The black sapote, also known as the chocolate pudding fruit, will be in season from now until Christmas. As the name suggests, the flesh of this fruit is like chocolate pudding, with a rich, dark chocolatey colour, smooth silky texture and chocolate flavour. For the best eating, you need to wait until the fruit almost looks over ripe and about to collapse. The skin will turn from yellowy green to brown and the fruit will feel mushy – this could take anywhere from a few days to a week. Serve chilled with yoghurt, cream or ice cream (you can also blend the fruit with one of these to mseedlingsake a chocolate mousse style dessert). You can also add them to smoothies or in baking. Not only do black sapotes taste good, they’re good for you too  – full of fibre and Vitamin C. Find them at Jungle Juice.

Spring seedlings

Spring has officially arrived, which means it’s a great time to plant your warm weather crops like cucumber, corn, tomatoes, zucchini and capsicum.  Local seedling suppliers One Organic have a great selection of locally raised organic heirloom veggie seedlings available at their stalls at the New Brighton and Mullumbimby Farmers Market. One Organic also have everything you need to keep your seedlings healthy and strong, including their own home made specially formulated organic compost, plant food, plant protector and Effective Micro-organisms or EMS’s (a liquid probiotic for your veggie patch).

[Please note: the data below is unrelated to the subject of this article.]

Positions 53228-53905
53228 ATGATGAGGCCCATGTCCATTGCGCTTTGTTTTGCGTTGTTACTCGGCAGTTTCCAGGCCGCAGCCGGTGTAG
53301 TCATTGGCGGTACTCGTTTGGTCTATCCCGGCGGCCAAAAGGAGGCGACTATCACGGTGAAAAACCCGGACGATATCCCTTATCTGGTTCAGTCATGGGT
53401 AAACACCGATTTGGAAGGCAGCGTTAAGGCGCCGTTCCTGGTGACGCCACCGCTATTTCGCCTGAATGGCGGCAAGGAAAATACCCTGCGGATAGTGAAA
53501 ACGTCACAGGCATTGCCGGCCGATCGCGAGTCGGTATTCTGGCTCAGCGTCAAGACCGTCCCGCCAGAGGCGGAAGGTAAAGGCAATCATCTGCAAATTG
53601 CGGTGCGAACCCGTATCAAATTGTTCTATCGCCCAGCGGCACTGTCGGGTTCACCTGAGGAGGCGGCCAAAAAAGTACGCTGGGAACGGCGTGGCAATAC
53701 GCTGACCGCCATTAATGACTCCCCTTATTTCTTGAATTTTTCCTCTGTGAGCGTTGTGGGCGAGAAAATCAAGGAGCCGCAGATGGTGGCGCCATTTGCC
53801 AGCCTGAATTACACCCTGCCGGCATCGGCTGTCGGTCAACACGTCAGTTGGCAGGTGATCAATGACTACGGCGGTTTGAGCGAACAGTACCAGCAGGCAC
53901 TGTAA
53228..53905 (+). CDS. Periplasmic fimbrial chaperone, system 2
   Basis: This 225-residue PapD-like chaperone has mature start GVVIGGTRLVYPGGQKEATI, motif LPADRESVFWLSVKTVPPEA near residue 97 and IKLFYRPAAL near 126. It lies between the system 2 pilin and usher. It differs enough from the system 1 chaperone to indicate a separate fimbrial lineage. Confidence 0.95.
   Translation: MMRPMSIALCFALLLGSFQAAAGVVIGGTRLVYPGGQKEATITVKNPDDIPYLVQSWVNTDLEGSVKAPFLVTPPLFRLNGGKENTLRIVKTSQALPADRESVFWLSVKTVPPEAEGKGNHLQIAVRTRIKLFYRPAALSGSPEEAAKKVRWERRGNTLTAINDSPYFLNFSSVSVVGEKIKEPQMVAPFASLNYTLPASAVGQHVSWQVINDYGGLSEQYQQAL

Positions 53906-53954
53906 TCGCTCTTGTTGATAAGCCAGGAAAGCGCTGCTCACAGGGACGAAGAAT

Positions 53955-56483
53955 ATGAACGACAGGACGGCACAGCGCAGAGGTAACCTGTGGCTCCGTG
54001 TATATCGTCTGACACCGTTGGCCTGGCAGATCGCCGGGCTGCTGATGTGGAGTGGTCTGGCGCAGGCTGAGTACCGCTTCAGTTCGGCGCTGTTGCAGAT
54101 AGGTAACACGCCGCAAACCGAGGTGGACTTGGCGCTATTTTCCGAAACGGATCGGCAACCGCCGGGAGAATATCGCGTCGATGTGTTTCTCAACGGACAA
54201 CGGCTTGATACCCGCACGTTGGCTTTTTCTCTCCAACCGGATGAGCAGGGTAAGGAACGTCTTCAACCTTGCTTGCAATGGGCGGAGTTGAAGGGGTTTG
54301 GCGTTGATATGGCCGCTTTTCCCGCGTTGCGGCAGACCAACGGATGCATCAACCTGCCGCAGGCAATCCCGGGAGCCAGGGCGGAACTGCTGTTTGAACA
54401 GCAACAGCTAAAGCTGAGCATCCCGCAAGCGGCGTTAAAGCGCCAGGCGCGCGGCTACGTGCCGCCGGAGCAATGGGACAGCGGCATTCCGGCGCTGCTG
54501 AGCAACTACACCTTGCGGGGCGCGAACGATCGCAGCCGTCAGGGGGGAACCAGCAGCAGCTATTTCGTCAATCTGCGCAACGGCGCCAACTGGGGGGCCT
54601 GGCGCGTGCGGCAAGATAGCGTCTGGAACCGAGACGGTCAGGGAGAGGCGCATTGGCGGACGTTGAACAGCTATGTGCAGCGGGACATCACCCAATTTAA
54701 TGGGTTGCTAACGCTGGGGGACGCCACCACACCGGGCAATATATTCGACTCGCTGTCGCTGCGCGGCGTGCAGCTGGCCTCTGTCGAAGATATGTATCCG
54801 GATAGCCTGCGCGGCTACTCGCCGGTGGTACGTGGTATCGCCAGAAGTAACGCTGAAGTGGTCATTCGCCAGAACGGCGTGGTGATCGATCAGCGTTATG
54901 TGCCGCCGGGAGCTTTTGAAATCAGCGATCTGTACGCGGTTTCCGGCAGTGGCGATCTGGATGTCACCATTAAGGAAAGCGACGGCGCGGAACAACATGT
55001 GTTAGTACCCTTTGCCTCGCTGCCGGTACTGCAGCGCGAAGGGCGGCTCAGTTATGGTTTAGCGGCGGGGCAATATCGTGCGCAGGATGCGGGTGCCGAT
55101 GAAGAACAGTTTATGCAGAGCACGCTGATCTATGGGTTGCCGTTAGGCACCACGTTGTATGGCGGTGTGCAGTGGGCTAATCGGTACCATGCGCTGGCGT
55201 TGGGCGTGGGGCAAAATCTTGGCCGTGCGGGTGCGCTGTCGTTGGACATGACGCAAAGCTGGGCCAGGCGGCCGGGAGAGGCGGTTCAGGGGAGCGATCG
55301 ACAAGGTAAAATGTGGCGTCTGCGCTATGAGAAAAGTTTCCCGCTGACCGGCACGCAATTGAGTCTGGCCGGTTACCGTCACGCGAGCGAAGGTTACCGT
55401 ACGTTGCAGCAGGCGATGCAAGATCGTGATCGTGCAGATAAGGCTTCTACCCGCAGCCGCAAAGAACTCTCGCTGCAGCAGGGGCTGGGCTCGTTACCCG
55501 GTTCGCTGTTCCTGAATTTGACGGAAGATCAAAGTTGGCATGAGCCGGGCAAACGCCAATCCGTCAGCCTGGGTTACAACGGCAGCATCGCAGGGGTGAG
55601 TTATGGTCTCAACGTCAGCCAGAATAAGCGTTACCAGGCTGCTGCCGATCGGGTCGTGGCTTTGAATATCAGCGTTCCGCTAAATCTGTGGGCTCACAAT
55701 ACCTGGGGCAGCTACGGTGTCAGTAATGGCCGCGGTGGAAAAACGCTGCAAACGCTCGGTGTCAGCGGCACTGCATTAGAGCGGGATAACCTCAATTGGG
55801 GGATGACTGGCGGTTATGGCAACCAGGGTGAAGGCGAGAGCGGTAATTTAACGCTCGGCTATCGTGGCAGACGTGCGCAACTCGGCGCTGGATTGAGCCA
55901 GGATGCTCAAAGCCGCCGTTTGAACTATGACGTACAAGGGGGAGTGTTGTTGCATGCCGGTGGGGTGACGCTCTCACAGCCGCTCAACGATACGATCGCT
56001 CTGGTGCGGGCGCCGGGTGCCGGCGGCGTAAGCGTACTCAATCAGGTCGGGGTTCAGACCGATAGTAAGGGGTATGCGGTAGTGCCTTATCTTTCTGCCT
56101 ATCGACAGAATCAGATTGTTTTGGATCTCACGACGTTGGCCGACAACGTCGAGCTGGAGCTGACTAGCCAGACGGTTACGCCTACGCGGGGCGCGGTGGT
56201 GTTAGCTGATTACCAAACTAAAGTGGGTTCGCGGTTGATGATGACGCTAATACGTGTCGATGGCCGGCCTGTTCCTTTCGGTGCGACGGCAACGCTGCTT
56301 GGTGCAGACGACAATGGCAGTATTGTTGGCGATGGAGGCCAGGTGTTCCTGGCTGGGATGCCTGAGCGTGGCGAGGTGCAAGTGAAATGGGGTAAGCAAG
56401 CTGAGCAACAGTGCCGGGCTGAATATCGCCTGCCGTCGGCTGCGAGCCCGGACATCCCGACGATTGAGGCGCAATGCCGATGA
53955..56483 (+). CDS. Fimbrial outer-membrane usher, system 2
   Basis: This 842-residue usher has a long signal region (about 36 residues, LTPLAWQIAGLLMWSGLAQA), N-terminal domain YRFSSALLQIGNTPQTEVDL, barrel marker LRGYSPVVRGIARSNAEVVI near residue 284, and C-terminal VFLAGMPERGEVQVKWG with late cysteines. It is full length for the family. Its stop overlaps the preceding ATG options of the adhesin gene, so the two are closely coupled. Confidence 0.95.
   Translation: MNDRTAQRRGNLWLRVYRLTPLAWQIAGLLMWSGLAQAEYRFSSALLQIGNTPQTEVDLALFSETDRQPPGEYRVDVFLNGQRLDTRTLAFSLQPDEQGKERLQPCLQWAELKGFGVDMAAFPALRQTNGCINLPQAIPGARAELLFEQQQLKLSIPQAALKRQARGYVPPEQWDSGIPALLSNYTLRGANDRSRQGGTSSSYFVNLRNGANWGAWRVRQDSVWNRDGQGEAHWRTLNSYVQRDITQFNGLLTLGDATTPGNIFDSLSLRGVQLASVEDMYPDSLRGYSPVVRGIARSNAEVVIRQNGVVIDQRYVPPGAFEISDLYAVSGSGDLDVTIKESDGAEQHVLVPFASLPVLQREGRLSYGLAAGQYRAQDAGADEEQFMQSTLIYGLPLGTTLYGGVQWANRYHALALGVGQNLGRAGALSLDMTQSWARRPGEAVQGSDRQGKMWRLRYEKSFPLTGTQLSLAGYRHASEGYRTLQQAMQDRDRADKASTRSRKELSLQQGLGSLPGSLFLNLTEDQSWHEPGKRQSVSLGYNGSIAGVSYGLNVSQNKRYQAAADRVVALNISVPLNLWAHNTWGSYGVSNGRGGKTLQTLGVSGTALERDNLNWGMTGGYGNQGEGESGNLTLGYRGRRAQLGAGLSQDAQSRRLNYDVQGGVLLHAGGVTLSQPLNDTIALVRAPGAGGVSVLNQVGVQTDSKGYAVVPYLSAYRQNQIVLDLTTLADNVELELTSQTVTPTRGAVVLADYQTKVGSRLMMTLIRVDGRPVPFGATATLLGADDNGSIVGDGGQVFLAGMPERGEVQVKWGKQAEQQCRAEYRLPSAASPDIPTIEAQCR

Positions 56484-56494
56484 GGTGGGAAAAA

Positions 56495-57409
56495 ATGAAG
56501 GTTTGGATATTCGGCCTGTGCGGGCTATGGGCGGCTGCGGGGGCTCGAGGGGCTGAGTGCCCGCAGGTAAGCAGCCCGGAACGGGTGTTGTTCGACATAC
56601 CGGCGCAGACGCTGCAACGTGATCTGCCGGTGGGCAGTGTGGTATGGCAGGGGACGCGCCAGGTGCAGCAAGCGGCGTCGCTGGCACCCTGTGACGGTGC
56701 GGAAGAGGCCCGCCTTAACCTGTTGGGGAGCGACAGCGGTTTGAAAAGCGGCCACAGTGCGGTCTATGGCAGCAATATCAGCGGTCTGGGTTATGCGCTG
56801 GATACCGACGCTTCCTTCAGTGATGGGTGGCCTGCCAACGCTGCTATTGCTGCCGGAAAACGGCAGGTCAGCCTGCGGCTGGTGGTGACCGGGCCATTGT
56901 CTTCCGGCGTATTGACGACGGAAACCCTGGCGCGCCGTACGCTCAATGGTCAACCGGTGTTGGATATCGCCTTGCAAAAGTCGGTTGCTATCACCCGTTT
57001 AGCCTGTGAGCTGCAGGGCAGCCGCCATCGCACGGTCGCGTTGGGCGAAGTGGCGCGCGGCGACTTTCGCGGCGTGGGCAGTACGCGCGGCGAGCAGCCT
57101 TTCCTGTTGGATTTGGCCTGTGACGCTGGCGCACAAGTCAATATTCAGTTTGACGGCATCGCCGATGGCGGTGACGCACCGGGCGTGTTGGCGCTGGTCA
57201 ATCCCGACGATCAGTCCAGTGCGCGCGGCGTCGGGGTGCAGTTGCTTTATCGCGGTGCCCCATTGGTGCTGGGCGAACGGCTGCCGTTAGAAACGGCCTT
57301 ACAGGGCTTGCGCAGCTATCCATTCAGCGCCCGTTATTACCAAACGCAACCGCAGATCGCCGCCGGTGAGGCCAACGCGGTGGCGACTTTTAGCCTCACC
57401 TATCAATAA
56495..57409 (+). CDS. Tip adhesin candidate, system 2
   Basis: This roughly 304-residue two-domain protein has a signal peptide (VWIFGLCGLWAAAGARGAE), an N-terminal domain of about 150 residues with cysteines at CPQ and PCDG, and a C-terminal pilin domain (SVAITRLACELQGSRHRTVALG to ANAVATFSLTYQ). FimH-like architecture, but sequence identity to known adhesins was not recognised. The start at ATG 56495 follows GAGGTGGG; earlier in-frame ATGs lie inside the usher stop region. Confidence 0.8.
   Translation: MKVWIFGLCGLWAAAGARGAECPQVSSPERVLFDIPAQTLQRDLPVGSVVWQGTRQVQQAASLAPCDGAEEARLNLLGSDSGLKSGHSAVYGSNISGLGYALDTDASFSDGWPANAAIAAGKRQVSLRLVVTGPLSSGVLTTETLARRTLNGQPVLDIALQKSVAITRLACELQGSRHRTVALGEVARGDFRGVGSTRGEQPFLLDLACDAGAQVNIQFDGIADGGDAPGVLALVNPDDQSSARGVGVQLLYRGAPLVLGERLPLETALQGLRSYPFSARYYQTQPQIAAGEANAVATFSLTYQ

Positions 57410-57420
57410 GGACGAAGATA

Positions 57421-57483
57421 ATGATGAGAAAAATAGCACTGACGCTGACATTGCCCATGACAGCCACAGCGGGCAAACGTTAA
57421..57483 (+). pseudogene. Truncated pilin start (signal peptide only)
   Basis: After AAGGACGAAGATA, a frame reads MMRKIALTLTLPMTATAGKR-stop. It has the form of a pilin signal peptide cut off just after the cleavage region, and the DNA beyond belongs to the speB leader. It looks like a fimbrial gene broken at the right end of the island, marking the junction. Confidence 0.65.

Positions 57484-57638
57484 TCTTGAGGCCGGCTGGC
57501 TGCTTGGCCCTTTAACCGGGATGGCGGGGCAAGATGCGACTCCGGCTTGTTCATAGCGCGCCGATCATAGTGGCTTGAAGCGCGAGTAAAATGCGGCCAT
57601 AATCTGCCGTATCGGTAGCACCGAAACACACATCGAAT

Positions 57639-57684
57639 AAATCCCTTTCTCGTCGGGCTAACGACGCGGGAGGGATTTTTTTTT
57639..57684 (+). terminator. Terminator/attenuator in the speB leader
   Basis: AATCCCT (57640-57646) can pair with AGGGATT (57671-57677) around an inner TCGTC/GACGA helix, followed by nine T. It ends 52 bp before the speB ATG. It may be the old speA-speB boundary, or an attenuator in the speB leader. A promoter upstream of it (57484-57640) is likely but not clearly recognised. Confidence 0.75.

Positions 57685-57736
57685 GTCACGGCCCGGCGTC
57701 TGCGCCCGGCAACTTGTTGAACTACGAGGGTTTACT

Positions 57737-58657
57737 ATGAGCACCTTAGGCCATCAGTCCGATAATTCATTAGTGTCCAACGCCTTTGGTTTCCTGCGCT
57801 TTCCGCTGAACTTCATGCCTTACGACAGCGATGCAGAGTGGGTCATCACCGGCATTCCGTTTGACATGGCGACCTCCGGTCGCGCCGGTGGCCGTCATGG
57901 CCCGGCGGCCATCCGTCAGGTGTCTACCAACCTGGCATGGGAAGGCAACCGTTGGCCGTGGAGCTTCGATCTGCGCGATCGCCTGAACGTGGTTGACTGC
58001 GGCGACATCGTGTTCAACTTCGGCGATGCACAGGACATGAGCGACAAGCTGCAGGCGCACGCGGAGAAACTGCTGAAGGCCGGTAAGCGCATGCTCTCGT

Blueberries

The popular Blueberry Fields stall is back at the market with beautiful new season Brooklet-grown blueberries. Get in early for the buckets of seconds as they always sell out quick.

Strawberries

Super sweet berries available from Rainbow Fruit Flats and Morrow Farm.

Blueberries on the bush

Custard apples

These knobbly green fruit have a sweet, stewed apple-like taste that is lovely eaten as is, combined with yoghurt, as a topping for pancakes, or in smoothies. They can also be used to make a delicious ice cream. Myocum grower Glenyce Creighton  says the best custard apples are those that have smoothed out a little on the bottom. They’re ripe and ready to eat when they start to soften – a ripe custard apple will have a similar amount of give as a ripe avocado when it’s ready says Alstonville grower Kate Thompson of The Organic Avocado.